Word-of-mouth occurs when, through surprise, your customer has become emotional about you.

It can happen when astonishment leaves her delighted. Alternately, it can happen when disillusion causes dismay. The first produces positive word-of-mouth. The second, negative.

But either way, for word-of-mouth to sustain and grow, the high level of emotion your customer feels must be unexpected.

You see, routine events never get discussed. In order for an event to be worthy of being talked about, it must be out of the ordinary. And that becomes the danger in each additional step you take to delight your customers. The experience eventually becomes routine.

Offer a free desert in your restaurant to everyone who’s ordered an entree, and people will talk.

At least at first.

But as people react to your new generosity, two outcomes become predictable:

1) Your customers will grow accustomed to your new offer, and consider it just part of the meal they’re choosing when they enter your establishment. Delight fades quickly when the surprise goes away.

2) Your competitors will copy your idea. You’ll lose the competitive edge. When everyone does it, the only possible outcome is thinner margins for the industry. Think “frequent flyer” miles as a classic example.

What we need is a way to keep the surprise element high.

For that, we turn to one of the fathers of behavioral psychology, Burrhus Frederic Skinner.

B. F. Skinner created a branch of psychology known as operant conditioning. He demonstrated that when properly rewarded under specific conditions, living beings will change their voluntary behavior.

At Harvard in the 1950s, Skinner created the “Skinner Box” to condition laboratory rats. The rats were taught to push a lever, and get a food pellet in return.

Once they learned to feed themselves, Skinner split the rats into two groups. The first never got another pellet by pressing the lever. The second group got the reward sometimes, always following a pressing of the lever, but never at any predictable interval.

The first group quickly stopped pushing the lever. The second group never did.

We intuitively grasp the the actions of the first group. It’s not so easy to understand the second, but its important that we do. Whether discussing lab rats or your customer base, the second group is where the money is.

Do humans push levers?

Absolutely. And the more random the reinforcement, the more unpredictable the payoff, the more frequently they will push.

Watch someone feed quarters into a slot machine. Or go somewhere with casinos that accept Paypal and watch the feeding frenzy. Isn’t the attraction of any form of gambling the incredible delight experienced by the gambler playing Texas Hold ‘Em when surprised by a win?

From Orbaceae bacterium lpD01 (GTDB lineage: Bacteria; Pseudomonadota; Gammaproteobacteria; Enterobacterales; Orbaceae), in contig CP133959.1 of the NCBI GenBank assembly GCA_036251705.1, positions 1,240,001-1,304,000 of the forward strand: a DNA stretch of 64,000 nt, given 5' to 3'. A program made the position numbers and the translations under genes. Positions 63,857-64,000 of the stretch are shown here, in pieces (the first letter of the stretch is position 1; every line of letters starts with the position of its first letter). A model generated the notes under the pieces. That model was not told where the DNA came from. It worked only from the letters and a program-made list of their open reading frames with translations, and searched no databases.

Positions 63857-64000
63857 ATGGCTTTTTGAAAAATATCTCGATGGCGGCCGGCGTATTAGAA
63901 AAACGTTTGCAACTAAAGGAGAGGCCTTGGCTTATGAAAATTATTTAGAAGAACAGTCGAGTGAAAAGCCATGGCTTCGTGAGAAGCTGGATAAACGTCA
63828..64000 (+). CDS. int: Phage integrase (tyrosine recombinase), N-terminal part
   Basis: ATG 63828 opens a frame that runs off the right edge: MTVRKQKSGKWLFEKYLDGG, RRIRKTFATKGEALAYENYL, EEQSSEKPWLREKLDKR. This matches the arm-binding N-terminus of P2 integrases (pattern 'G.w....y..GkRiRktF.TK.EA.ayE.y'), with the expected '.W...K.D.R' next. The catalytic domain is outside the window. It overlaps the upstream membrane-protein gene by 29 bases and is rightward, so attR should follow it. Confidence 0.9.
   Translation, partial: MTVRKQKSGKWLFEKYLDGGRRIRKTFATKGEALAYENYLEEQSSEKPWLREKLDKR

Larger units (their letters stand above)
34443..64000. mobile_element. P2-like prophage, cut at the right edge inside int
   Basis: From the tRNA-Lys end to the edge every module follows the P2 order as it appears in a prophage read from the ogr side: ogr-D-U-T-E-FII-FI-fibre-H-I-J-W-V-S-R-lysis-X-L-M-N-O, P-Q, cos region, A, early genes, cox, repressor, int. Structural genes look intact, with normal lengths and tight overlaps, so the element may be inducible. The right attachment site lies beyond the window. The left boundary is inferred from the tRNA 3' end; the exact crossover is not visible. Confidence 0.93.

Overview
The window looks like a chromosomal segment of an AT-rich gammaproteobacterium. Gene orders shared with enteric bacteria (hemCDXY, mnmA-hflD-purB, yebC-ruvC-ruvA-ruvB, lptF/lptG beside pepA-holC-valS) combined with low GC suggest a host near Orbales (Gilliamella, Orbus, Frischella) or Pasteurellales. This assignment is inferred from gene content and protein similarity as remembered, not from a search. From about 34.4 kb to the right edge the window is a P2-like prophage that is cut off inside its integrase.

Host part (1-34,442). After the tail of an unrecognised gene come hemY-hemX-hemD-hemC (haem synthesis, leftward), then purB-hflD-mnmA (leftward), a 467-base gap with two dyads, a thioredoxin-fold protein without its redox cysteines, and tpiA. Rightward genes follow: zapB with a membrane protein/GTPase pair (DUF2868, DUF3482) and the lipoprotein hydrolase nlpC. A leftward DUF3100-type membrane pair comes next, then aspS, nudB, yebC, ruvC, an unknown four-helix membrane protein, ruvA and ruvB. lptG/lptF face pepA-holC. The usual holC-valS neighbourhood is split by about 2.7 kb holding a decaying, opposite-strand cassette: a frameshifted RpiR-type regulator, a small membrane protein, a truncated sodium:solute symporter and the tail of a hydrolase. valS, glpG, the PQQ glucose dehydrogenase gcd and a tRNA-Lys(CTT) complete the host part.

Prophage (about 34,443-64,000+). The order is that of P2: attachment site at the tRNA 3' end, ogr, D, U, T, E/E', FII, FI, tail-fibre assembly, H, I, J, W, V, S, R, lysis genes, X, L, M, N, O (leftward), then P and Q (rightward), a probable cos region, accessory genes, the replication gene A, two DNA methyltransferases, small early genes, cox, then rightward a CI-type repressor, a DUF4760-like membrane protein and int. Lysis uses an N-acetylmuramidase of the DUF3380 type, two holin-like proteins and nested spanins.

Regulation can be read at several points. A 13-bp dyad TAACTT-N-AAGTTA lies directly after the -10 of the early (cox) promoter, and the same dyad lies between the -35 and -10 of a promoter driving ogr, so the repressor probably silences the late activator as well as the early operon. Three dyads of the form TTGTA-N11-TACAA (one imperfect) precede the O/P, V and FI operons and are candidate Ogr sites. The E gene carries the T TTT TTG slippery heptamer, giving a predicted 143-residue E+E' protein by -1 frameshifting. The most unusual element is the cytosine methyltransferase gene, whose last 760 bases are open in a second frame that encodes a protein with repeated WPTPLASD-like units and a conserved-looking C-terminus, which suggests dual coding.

This tendency to keep pushing the lever also describes why the faithful keep praying for miracles. Every now and then, at random intervals, their prayers appears to be answered.

And those folks who check e-mail multiple times a day, hoping that this time there will be something new? Yup. They’re also still pushing the lever.

Can you keep your customers pushing the lever?

Yes, you can, provided that you keep the element of unpredictability intact.

  • If you’re the restaurant manager who occasionally comps desert to the birthday party, those customers will tell their friends about you.
  • If you’re the carpet cleaner who is hired to clean only one room, but who treats a spot in the hallway at no extra charge, customers will tell their co-workers about you.
  • If you’re the plumber who unplugs the sink, and then fixes the drip in the faucet for only the cost of the parts, customers will tell their neighbors about you.
  • If you’re the television ad exec who tells the prospective client his budget won’t create any impact, then recommend he not buy advertising, he’ll tell other business people about you.
  • If you’re the dry cleaner who casually mentions that your customer’s shirt was missing a button, and that you’ve replaced it, customers will talk about you.

Each of these word-of-mouth examples has two components: surprise, and delight.

Delight wears off quickly when the surprise is gone. You must keep both of them active to make word-of-mouth work in your favor.

One last thought: the next time a delighted customer (or the friends, co-workers, neighbors, business people, and customers she’s told) needs these services, which restaurant, or carpet cleaner, or plumber, or advertising sales rep, or dry cleaner do you suppose will get the call?

Chuck McKay is a marketing consultant who helps customers discover you, and choose your business. Questions about surprising and delighting your customers may be directed to ChuckMcKay@ChuckMcKayOnLine.com.